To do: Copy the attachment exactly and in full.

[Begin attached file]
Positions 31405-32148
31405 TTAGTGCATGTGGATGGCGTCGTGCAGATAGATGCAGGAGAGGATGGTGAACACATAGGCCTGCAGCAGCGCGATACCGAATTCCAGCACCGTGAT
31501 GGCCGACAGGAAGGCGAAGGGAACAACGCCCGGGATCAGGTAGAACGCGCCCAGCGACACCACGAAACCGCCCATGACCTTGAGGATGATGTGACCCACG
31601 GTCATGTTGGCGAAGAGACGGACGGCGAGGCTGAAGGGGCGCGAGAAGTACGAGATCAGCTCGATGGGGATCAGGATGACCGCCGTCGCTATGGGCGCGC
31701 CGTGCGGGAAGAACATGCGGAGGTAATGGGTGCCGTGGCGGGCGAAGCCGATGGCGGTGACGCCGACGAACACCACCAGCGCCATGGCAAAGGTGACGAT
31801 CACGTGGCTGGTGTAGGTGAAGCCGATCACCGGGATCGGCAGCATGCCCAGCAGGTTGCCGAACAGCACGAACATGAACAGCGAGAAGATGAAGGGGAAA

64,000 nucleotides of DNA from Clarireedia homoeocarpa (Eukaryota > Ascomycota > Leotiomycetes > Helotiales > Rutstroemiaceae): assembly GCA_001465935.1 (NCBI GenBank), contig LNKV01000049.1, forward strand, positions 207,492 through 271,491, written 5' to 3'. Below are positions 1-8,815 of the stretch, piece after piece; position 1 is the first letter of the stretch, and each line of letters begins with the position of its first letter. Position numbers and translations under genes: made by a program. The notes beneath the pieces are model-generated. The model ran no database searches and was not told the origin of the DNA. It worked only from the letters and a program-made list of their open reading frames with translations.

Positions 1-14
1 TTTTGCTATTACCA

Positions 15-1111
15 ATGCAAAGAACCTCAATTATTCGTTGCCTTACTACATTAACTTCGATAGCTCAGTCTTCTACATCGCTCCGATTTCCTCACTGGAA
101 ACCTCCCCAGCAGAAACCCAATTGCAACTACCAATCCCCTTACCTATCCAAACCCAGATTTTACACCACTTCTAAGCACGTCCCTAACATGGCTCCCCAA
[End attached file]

Positions 31405-32148
31405 TTAGTGCATGTGGATGGCGTCGTGCAGATAGATGCAGGAGAGGATGGTGAACACATAGGCCTGCAGCAGCGCGATACCGAATTCCAGCACCGTGAT
31501 GGCCGACAGGAAGGCGAAGGGAACAACGCCCGGGATCAGGTAGAACGCGCCCAGCGACACCACGAAACCGCCCATGACCTTGAGGATGATGTGACCCACG
31601 GTCATGTTGGCGAAGAGACGGACGGCGAGGCTGAAGGGGCGCGAGAAGTACGAGATCAGCTCGATGGGGATCAGGATGACCGCCGTCGCTATGGGCGCGC
31701 CGTGCGGGAAGAACATGCGGAGGTAATGGGTGCCGTGGCGGGCGAAGCCGATGGCGGTGACGCCGACGAACACCACCAGCGCCATGGCAAAGGTGACGAT
31801 CACGTGGCTGGTGTAGGTGAAGCCGATCACCGGGATCGGCAGCATGCCCAGCAGGTTGCCGAACAGCACGAACATGAACAGCGAGAAGATGAAGGGGAAA

64,000 nucleotides of DNA from Clarireedia homoeocarpa (Eukaryota > Ascomycota > Leotiomycetes > Helotiales > Rutstroemiaceae): assembly GCA_001465935.1 (NCBI GenBank), contig LNKV01000049.1, forward strand, positions 207,492 through 271,491, written 5' to 3'. Below are positions 1-8,815 of the stretch, piece after piece; position 1 is the first letter of the stretch, and each line of letters begins with the position of its first letter. Position numbers and translations under genes: made by a program. The notes beneath the pieces are model-generated. The model ran no database searches and was not told the origin of the DNA. It worked only from the letters and a program-made list of their open reading frames with translations.

Positions 1-14
1 TTTTGCTATTACCA

Positions 15-1111
15 ATGCAAAGAACCTCAATTATTCGTTGCCTTACTACATTAACTTCGATAGCTCAGTCTTCTACATCGCTCCGATTTCCTCACTGGAA
101 ACCTCCCCAGCAGAAACCCAATTGCAACTACCAATCCCCTTACCTATCCAAACCCAGATTTTACACCACTTCTAAGCACGTCCCTAACATGGCTCCCCAA